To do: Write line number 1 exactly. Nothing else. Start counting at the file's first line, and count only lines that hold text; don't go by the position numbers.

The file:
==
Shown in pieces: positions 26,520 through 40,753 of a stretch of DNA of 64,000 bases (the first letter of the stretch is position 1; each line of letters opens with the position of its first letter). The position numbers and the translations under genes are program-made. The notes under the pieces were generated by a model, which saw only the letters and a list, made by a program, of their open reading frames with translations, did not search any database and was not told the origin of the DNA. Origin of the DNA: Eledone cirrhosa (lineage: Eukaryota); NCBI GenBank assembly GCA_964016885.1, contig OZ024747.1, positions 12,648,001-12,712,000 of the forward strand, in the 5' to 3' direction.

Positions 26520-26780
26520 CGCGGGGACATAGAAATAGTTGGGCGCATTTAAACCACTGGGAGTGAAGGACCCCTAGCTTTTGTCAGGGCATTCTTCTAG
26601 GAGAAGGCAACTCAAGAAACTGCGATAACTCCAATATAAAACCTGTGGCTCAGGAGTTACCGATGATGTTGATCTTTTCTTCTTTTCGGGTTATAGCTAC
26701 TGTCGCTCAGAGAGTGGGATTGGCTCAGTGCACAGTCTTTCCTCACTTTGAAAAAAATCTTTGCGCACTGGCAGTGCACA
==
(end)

Shown in pieces: positions 26,520 through 40,753 of a stretch of DNA of 64,000 bases (the first letter of the stretch is position 1; each line of letters opens with the position of its first letter). The position numbers and the translations under genes are program-made. The notes under the pieces were generated by a model, which saw only the letters and a list, made by a program, of their open reading frames with translations, did not search any database and was not told the origin of the DNA. Origin of the DNA: Eledone cirrhosa (lineage: Eukaryota); NCBI GenBank assembly GCA_964016885.1, contig OZ024747.1, positions 12,648,001-12,712,000 of the forward strand, in the 5' to 3' direction.